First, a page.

"You see, in this world there’s two kinds of people, my friend: those with loaded guns and those who dig. You dig."
Blondie (from The Good, the Bad and the Ugly )
Living and Dead Labor
"Political economy is not a science of the relation of things to things, as was thought by vulgar economists, nor of people to things, as was asserted by the theory of marginal utility, but of the relations of people to people in the process of production."
Isaak Illich Rubin
W hen we think of a house, we think of a physical structure meant to protect us from the weather and give us some privacy. It can have various characteristics. It can be a single-family suburban bungalow with a lawn and garage, a dark apartment in the basement of a block of brick row houses, a room halfway up a reinforced concrete housing tower, a trailer by the edge of town, a sprawling mansion by the beach with a tennis court and heated pool.
As physical structures, different kinds of houses are worth different amounts. The value of any one of them appears to be another characteristic of the house, just like whether or not it has a garage or working smoke detectors. On the basis of this value they are interchangeable. One mansion by the beach might have the same value as ten suburban houses and fifty basement apartments. Value, the thing they have in common, is not a measure of their usefulness.

The fact that a mansion (as a physical structure) is worth fifty times more money than a basement apartment, is not because it provides fifty times more shelter or fifty times more privacy or because it has 25 working smoke detectors to the basement apartment’s single smoke detector that works half the time. This is even more clear when a house is compared to other commodities, like a luxury car or a box of pasta. A basement apartment might be worth half as much as a luxury car and thousands of times what a box of pasta is worth. But it would be completely ridiculous to say that this is because a basement apartment provides half as much protection from the weather and privacy as a luxury car provides ability to get from place to place quickly and in style or that people living in the basement apartment value the shelter their apartment provides several thousand times more than they value the ability of the pasta to be turned into a tasty dinner.

If a mansion is worth ten times what a single family bungalow is worth, it’s because it takes ten times as much work to make one. If it takes a specific mix of construction workers six months to build the bungalow, it would take the same workers 5 years to build the mansion, or if the mansion needed to be built in 6 months, it would take ten times as many workers. The ratios in which different types of houses could be exchanged is based on the amount of labor time that is necessary to make them (where the skilled laborer’s time is worth more than the unskilled laborer’s).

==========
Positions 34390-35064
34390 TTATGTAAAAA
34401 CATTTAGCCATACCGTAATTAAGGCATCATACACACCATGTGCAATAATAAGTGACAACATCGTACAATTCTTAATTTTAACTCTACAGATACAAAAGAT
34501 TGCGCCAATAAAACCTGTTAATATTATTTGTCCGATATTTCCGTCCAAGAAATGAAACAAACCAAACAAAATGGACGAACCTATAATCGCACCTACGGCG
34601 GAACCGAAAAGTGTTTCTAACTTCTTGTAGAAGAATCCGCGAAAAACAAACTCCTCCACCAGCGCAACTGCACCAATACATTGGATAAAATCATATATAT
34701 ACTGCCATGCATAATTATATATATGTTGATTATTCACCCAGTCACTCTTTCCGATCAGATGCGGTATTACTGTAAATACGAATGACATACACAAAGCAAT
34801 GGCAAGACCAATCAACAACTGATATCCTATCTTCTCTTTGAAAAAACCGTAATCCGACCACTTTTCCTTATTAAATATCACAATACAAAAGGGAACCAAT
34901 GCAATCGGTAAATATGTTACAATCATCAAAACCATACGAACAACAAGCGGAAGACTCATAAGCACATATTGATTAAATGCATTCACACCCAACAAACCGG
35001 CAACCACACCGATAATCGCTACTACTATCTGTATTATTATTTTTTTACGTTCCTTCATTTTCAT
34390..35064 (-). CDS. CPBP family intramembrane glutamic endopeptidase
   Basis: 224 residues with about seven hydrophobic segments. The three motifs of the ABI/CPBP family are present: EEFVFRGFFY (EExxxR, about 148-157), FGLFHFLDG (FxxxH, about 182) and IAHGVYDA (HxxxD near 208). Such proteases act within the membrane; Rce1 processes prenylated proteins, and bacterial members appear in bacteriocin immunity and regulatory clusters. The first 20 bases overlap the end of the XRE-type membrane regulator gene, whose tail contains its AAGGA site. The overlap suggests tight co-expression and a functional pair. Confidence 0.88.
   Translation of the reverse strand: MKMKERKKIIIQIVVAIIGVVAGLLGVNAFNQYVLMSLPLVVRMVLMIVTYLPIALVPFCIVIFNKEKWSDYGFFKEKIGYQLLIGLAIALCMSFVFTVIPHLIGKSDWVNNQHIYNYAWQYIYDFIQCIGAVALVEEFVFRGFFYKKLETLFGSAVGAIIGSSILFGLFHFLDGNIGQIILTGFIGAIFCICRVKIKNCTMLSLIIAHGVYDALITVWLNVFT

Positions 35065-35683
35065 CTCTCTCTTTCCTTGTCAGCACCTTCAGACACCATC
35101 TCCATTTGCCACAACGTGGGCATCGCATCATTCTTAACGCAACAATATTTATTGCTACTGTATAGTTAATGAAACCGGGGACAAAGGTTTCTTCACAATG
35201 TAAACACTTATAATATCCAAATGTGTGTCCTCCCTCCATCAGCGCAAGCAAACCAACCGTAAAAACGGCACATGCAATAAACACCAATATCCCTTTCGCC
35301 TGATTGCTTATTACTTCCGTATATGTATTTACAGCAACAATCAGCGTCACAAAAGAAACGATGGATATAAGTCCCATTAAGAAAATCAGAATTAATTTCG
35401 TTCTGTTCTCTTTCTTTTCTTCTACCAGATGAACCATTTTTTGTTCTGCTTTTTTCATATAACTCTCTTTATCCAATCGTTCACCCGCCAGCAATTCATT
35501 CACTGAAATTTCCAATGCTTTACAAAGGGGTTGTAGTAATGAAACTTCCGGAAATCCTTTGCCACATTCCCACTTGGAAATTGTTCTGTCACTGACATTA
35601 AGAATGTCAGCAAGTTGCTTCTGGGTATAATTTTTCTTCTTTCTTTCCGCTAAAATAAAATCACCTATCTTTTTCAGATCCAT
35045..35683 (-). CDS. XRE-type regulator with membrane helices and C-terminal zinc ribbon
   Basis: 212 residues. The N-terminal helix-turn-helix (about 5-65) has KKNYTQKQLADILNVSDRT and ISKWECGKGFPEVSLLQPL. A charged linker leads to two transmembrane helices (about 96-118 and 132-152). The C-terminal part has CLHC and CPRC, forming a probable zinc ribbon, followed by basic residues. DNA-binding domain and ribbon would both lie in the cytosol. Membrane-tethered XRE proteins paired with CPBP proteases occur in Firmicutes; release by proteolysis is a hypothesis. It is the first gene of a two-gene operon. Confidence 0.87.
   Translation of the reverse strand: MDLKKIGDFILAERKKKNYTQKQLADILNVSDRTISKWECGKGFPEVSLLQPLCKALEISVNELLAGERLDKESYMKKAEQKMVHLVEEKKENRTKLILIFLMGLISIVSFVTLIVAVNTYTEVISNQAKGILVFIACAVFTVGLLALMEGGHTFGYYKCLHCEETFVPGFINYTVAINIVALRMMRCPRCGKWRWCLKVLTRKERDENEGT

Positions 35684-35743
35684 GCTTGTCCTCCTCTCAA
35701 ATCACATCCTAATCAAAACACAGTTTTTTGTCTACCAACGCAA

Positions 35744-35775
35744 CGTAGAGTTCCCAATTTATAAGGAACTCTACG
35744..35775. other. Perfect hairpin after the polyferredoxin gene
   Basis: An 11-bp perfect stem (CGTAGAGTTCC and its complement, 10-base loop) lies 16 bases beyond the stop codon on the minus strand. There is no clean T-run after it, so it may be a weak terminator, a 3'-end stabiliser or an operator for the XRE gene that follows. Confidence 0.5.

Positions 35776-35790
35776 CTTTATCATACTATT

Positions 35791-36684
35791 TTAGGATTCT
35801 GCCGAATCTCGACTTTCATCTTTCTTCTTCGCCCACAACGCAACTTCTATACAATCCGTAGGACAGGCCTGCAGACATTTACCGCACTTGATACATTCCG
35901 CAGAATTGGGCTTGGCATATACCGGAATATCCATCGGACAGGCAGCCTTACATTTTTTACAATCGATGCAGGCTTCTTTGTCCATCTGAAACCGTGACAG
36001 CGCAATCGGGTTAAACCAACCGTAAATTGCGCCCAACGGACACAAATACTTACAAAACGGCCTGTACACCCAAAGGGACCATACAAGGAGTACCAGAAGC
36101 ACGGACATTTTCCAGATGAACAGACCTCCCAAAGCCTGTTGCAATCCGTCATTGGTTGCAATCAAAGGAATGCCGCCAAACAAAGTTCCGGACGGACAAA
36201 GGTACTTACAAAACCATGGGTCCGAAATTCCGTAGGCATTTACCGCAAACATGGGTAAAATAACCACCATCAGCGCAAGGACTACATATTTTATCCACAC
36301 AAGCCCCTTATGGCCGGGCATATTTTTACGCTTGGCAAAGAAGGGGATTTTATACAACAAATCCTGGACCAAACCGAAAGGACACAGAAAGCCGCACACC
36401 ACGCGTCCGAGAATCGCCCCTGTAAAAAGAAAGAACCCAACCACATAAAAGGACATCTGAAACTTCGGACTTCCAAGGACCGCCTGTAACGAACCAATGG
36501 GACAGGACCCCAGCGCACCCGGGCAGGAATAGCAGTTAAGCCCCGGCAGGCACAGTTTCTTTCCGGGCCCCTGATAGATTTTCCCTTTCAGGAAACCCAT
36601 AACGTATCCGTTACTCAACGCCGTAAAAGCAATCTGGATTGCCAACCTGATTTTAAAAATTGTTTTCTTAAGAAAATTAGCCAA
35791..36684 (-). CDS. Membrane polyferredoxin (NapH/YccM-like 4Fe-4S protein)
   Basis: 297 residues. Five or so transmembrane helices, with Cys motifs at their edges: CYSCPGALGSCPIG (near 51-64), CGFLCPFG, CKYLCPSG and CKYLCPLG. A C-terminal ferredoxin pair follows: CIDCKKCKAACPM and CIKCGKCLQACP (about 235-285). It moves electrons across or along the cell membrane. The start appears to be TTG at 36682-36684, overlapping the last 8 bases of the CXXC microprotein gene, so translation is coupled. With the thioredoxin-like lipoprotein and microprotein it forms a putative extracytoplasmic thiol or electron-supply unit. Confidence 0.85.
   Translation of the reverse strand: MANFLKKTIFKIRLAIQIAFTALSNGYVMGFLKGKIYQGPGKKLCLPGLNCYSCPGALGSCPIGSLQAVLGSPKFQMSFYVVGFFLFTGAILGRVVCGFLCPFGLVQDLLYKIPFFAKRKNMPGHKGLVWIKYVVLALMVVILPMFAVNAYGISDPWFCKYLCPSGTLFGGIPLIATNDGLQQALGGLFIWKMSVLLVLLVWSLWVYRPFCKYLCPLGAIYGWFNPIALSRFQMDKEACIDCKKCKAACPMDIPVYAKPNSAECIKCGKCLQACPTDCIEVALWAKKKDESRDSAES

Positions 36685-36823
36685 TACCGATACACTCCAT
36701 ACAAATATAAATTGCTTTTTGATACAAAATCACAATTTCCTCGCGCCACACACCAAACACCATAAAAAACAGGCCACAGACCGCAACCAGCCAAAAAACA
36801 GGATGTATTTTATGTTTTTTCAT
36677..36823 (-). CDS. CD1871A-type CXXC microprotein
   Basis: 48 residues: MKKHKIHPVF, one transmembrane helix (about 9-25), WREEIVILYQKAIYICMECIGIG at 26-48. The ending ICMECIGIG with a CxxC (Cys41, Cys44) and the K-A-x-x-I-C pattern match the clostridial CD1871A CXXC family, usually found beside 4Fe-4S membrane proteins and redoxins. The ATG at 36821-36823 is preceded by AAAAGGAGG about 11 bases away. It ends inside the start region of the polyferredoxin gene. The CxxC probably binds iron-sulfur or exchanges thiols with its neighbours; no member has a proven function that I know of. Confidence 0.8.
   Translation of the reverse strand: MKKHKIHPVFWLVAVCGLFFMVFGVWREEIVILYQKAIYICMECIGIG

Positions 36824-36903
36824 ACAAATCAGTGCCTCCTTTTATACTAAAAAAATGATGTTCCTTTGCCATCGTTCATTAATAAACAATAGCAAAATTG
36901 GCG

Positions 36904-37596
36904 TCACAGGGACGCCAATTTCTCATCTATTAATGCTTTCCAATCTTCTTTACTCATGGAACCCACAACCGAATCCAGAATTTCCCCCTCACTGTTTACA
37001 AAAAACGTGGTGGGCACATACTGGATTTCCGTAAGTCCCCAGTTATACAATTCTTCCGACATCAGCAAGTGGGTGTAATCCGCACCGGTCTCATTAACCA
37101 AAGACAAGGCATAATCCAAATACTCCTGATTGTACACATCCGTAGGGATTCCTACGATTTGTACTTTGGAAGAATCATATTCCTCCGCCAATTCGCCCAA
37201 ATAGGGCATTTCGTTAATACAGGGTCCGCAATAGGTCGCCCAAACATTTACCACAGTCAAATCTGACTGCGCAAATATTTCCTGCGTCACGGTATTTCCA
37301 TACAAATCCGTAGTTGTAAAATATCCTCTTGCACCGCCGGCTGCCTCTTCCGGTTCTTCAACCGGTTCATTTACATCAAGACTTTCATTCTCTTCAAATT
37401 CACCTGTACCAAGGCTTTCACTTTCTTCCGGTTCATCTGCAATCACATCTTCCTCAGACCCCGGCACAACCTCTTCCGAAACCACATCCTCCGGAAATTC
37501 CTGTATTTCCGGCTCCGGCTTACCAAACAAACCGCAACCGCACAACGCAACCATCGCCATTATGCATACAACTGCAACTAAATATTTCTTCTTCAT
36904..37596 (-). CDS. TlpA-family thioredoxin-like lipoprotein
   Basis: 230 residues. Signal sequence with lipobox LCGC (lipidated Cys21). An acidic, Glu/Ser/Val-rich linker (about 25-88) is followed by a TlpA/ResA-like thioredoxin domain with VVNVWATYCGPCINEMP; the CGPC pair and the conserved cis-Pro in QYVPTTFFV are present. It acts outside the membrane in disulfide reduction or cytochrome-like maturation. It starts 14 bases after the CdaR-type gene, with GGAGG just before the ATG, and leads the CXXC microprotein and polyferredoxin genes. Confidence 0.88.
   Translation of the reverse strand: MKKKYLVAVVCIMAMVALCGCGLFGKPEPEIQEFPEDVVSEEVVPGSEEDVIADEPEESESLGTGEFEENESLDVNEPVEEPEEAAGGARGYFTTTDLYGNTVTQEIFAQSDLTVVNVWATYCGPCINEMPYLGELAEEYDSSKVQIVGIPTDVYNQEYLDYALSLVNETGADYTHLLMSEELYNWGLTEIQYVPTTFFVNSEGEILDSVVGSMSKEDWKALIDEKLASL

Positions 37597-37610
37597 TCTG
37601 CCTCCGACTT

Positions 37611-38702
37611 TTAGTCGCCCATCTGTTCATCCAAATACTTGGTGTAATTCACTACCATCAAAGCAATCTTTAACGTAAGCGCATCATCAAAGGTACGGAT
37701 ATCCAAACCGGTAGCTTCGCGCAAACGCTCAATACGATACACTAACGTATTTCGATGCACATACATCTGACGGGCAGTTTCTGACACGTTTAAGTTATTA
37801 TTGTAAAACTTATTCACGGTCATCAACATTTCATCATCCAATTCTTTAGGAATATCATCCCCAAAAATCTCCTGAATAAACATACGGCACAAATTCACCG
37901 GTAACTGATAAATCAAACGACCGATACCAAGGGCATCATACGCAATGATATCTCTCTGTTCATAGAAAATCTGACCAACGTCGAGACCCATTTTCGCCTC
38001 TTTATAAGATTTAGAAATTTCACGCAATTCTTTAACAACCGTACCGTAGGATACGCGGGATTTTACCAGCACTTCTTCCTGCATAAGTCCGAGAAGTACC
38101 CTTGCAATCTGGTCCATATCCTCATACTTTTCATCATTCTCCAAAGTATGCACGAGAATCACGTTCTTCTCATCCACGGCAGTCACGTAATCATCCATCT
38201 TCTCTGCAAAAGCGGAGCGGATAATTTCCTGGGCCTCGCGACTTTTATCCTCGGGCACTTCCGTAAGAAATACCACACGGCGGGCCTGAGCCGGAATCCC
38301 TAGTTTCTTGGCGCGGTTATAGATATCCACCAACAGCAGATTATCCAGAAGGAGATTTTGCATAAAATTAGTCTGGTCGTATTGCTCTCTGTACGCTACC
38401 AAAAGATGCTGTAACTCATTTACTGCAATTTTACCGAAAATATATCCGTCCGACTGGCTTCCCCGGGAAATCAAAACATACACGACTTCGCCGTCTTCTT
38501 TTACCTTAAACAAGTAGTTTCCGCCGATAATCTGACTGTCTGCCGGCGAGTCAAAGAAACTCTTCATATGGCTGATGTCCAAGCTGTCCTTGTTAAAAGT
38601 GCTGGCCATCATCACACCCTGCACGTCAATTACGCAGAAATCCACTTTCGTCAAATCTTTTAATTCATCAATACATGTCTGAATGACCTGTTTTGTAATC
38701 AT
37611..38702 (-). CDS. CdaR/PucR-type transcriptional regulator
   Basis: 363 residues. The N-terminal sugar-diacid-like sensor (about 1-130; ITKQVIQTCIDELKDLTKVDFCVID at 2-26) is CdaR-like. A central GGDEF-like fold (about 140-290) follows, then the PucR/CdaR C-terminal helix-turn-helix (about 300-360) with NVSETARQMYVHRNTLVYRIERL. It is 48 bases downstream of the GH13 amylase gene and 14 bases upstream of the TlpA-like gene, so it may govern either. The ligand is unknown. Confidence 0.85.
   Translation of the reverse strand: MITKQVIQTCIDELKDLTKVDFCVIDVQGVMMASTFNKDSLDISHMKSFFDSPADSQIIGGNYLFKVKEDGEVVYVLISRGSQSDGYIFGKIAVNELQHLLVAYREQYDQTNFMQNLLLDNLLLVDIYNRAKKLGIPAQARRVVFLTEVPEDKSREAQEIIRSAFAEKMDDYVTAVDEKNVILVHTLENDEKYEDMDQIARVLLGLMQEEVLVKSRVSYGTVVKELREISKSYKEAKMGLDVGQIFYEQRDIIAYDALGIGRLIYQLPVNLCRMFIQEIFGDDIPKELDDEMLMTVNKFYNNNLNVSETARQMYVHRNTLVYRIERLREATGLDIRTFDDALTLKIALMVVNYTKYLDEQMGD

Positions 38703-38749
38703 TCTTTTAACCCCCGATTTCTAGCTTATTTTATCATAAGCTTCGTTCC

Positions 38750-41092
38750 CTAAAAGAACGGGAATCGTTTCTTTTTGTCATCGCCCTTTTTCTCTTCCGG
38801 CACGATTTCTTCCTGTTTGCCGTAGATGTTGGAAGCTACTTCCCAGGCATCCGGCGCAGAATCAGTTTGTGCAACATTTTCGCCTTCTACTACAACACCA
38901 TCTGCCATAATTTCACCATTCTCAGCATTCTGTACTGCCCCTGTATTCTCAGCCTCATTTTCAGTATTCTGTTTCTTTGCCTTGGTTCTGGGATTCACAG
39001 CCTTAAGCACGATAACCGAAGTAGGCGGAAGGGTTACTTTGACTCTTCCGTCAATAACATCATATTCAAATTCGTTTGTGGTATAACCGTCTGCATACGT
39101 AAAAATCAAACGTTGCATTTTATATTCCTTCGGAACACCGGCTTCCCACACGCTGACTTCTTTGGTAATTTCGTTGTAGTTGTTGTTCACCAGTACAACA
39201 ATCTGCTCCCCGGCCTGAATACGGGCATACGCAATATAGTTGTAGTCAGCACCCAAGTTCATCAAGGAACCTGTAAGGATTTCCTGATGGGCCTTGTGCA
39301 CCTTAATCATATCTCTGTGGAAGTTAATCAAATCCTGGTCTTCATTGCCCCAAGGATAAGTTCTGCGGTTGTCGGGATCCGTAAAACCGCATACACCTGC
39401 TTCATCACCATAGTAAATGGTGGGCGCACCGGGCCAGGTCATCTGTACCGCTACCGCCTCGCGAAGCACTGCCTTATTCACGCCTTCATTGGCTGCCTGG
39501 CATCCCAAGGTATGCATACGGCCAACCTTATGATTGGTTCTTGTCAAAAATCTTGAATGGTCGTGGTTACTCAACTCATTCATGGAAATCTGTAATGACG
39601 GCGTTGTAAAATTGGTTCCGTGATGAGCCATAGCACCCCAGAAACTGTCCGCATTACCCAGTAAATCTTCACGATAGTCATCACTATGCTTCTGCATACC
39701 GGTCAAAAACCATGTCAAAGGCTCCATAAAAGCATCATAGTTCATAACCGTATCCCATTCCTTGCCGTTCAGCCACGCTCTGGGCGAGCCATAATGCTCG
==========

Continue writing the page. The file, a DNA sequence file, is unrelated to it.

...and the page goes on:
When a sider fixes plastic siding on the exterior walls of a bungalow, he is making a real change to the usefulness of a particular commodity he is making the house waterproof (and slightly better insulated). At the same time he is adding value to the commodity his work takes part in forming an average for the amount of work necessary to put siding on a bungalow in a particular society. It doesn’t matter how much time and effort he puts into putting up the siding on this or that particular house. His work adds value to the house based on a socially necessary average amount of work time the task should take. If, next year, a new, faster method for fixing plastic siding to houses becomes widespread, the value of all houses with plastic siding will fall, whether or not they were made using that method.
There is constant exchange of different kinds of commodities. Commodities are produced by separate specialized enterprises. Houses and X-rays are created by completely different work processes and have completely different uses. Still X-ray technicians need houses and construction workers often need X-rays taken. Value appears as the thing that makes a social relation between them possible it links the activity of separate commodity producers. The products of their work can be exchanged for definite amounts of money, which can then be used to buy any other commodity.
Value attaches itself to useful things, and these things become commodities and exchangeable. In this way, the work of the X-ray tech is made interchangeable with the work of the construction worker, not as the creation of a specific useful thing, but as a process of value creation.
Things appear to have value because of the social relations between people producing different useful things. Value exists when, in order for useful things to get from the people who make them to the people who need them, they have to pass through the intermediate step of being bought and sold (or bartered or otherwise exchanged).
When the buyer looks at a house, he sees what it can be used for a warm place to sleep, to make food, to have a party. For the seller, the house is a blob of value waiting to be turned into money. He doesn’t care about the heated pool and the outdoor barbecue, except as a hook to get someone to buy the house. Like any commodity seller, he’s in it for the money.

But simply buying and selling houses at their value doesn’t make money. It just means that the value stored up in a house is turned into value stored up in money, which could then be traded for other commodities. But the owner of a construction company is not just a commodity seller. He’s a capitalist.